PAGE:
Michael has big plans for his 15th anniversary party at Dunder Mifflin, but is in for a shock when the new, no-nonsense Vice President has some ideas of his own. Meanwhile, Jim’s prank on Dwight has some unexpected results.
This past Sunday, it was announced that writers/co-executive producers Jesse Alexander and Jeph Loeb were fired from NBC’s popular…yet not so popular series, “Heroes”. Loeb and Alexander had been working for the show with executive producer/creator Tim Kring since as far back as the first season.
While this fall’s third season started off fresh with a worthy premiere episode having enough twists to potentially keep its viewers interested, ratings gradually descended as they once again struggled with slow-paced storytelling, open-ended subplots, an excessive amount of characters, and far too many unanswered questions. In addition, NBC executives have expressed frustations over the creative direction of the show including episodes being overbudgeted beyond the $4 million per episode benchmark.
So Heroes began their inaugural season well received, on the level parallel to Lost. The finale was one of the most watched of the season. When season 2 came by there were talks of the sophomore curse, where new series can’t top its momentum in its first outing. This proved to be true, season 2 had less viewers and there were complaints that their success with captivating stories ended with its first season. And I’ll be honest, I happened to enjoy season 2, in spite of a weaker story hook, it answered many questions left unanswered from the first season. However the major issue in season 2 was its pacing, the producers of the show admitted that revealing the central plot revolving around the virus should have been revealed near the premiere not halfway through the season. But season 2’s downfall ultimately hinged on the writers strike; Two story arcs were truncated into one single volume and the alternate continuation is arguably much better than what we were left with.
Alternatively Peter and Hiro were not able to prevent Adam from releasing the Shanti virus and the town of Odessa was ground zero for an outbreak of a global pandemic. The end of the volume 2: Generations was to be followed up with “Exodus” where story would center on the containment of the virus outbreak and the aftermath of Sylar regaining his abilities. “Generations” would have had a similar scene where Nathan would pass out from the effects of the virus during a press conference. Instead we were treated with an abrupt end and sudden change in direction which ended with Nathan the victim of an assassination attempt. So the potential of “Exodus” was scrapped almost entirely.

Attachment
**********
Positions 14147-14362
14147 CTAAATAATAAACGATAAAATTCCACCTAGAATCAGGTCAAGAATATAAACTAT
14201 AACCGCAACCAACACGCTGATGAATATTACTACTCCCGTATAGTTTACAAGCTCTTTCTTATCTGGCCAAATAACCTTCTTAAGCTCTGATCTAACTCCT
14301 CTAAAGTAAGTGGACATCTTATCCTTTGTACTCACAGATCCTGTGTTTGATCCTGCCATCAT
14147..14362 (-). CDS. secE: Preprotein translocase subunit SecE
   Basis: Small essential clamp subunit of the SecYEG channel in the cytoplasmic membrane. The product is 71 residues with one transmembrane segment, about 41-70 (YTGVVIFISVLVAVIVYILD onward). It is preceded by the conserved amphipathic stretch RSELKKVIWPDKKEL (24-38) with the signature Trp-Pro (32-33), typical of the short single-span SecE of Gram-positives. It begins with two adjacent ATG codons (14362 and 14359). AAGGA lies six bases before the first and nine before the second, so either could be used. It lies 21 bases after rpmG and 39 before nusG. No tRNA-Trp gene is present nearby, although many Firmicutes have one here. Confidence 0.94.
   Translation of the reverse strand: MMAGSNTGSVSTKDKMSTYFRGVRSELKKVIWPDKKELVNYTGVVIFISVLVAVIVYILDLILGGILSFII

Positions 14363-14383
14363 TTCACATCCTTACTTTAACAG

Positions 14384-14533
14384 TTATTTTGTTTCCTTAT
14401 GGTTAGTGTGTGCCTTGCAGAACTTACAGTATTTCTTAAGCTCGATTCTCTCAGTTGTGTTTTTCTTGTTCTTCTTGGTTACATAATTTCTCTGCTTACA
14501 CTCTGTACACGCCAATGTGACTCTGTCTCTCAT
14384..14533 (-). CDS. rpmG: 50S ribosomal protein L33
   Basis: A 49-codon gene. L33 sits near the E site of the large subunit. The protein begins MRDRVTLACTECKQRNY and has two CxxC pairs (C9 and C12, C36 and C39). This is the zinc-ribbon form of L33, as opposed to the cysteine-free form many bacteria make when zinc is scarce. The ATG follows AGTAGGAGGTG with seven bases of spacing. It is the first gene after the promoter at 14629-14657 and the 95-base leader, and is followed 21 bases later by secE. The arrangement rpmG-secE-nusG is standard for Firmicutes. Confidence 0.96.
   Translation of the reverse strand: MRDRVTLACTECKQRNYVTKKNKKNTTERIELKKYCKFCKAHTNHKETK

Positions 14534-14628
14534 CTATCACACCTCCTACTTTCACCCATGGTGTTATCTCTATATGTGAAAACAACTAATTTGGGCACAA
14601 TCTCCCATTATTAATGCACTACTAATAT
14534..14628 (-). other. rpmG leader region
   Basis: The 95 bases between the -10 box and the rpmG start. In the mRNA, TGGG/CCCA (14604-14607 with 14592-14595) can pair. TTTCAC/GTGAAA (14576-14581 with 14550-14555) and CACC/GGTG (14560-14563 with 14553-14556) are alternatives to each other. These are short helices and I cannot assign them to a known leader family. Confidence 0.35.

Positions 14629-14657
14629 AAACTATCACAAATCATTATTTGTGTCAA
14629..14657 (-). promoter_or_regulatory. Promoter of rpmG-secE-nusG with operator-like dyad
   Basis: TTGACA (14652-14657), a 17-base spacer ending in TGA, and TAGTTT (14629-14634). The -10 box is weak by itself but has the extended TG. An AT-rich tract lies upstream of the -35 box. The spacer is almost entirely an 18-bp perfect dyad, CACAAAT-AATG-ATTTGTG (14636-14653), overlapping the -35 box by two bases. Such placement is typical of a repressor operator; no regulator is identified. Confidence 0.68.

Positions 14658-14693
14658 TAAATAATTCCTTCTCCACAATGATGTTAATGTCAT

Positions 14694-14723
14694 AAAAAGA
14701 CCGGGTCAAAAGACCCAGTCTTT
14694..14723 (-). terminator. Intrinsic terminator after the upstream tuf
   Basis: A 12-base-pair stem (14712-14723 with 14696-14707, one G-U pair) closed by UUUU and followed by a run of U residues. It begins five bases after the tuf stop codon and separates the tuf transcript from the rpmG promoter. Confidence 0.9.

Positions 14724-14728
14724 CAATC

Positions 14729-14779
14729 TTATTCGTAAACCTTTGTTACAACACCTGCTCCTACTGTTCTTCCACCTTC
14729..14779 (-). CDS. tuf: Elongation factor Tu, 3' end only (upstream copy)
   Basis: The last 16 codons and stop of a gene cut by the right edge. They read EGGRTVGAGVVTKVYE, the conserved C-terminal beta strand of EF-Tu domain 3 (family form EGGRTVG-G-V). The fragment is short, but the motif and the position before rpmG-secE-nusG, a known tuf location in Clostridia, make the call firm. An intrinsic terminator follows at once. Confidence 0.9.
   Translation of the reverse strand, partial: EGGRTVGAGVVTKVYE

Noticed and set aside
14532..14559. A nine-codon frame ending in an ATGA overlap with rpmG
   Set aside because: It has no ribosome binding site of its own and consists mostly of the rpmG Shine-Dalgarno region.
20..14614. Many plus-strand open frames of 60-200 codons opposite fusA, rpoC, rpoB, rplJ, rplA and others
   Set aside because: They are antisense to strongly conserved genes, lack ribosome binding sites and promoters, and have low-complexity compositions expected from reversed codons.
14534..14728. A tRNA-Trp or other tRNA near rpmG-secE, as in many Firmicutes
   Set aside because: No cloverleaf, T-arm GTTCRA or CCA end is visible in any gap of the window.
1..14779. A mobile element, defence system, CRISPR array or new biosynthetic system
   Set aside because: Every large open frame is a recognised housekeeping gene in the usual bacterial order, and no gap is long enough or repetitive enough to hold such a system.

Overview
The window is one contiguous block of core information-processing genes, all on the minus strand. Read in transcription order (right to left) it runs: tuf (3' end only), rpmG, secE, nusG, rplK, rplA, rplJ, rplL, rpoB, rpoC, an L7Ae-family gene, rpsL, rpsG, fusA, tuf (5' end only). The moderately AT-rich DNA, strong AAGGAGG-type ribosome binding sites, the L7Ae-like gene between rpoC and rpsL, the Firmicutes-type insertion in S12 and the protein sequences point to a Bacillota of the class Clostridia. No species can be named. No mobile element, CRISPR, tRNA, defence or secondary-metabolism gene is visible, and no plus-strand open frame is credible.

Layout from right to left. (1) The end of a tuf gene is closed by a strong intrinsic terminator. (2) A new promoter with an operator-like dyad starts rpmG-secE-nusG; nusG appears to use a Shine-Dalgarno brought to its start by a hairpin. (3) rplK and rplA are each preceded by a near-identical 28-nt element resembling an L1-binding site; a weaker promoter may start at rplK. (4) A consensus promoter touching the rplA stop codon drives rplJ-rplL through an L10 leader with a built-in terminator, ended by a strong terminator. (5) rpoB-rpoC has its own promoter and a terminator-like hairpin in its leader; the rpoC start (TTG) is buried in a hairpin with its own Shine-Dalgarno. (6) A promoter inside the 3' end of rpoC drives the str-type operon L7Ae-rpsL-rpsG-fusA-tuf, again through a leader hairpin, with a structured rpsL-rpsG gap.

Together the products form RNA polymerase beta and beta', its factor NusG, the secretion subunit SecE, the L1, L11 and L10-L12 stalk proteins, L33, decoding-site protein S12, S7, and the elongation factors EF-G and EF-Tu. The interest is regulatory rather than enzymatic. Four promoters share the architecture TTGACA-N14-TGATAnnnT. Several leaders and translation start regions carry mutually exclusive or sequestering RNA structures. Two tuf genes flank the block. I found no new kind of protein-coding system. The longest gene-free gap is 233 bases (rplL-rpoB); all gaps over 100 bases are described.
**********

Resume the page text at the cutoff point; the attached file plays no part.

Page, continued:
Fast forward 9 months, what I felt like a cop-out ending to season 2 was redeemed and Heroes proves what it does best: ties things together. Volume 3: Villains starts out addressing the complaints of season 2, pacing. Now the season premiere was preceded by an hour of recap to get viewers up to speed, and two episodes that hit the ground running. It immediately answers season 2’s burning question: Who shot Nathan? The answer is actually a pretty good one and reminds you that on this show anything can happen.
Already it proves to be a season filled with twists and questions to be answered. Two episodes in and already Heroes has you guessing. Who is villainous? Who will prove to be noble? Each character seems to already be exploring an different take on their established characterizations. Already we’re seeing distrust between two best friends, the series poster child exploring a more emo side of her psyche and our main hero undertaking a very questionable mission. And when among all these seperate yet intertwining storylines we can see a large battle on the horizon and this forthcoming season we can only wait to see if it can keep with this good momentum and end on a high note and realize the grand potential this series is so very capable of.
Now go ahead and flame the shit out of me if you want to but “Heroes” is coming back and all I can say is…why? I know a lot of people that like the sort of content on this blog are prone to liking the show but ask yourself, is it really that good or are you infatuated with the fact that it is a show about super heroes (if you want to call them that).
Season 1 was the most anticlimactic series that I have ever bared witness to. Watching the characters develop their powers was entertaining until I realized that the story wasn’t really going anywhere. When that raspy voice came on at the end of the episode telling me that with only 3 episodes left the most shocking things will happen led me to believe that I would be spending an hour watching something other that Sylar bring his mom a snow globe. By time the final episode hit, I was disappointed by the horrid ending and thought it to be useless since killing off characters really doesn’t mean that much to the writers.
Season 2 was a whole other abomination that I won’t even go into but have to say was significantly worse than the prior season and fortunately cut off by the writer’s strike. With that being said, what can be done with season 3 to make this show seem less like a Lifetime network version of X-Men work? Bring on more action, less crap dialogue, more twists that I actually care about, cut Nikki out of the show, stop introducing more “Heroes” with new powers just to try and engage the audience and end the season with a bang so I know that all the other episodes I watch actually went somewhere.
Here is a teaser for season 3 because I would be doing my service to the community if I didn’t share it.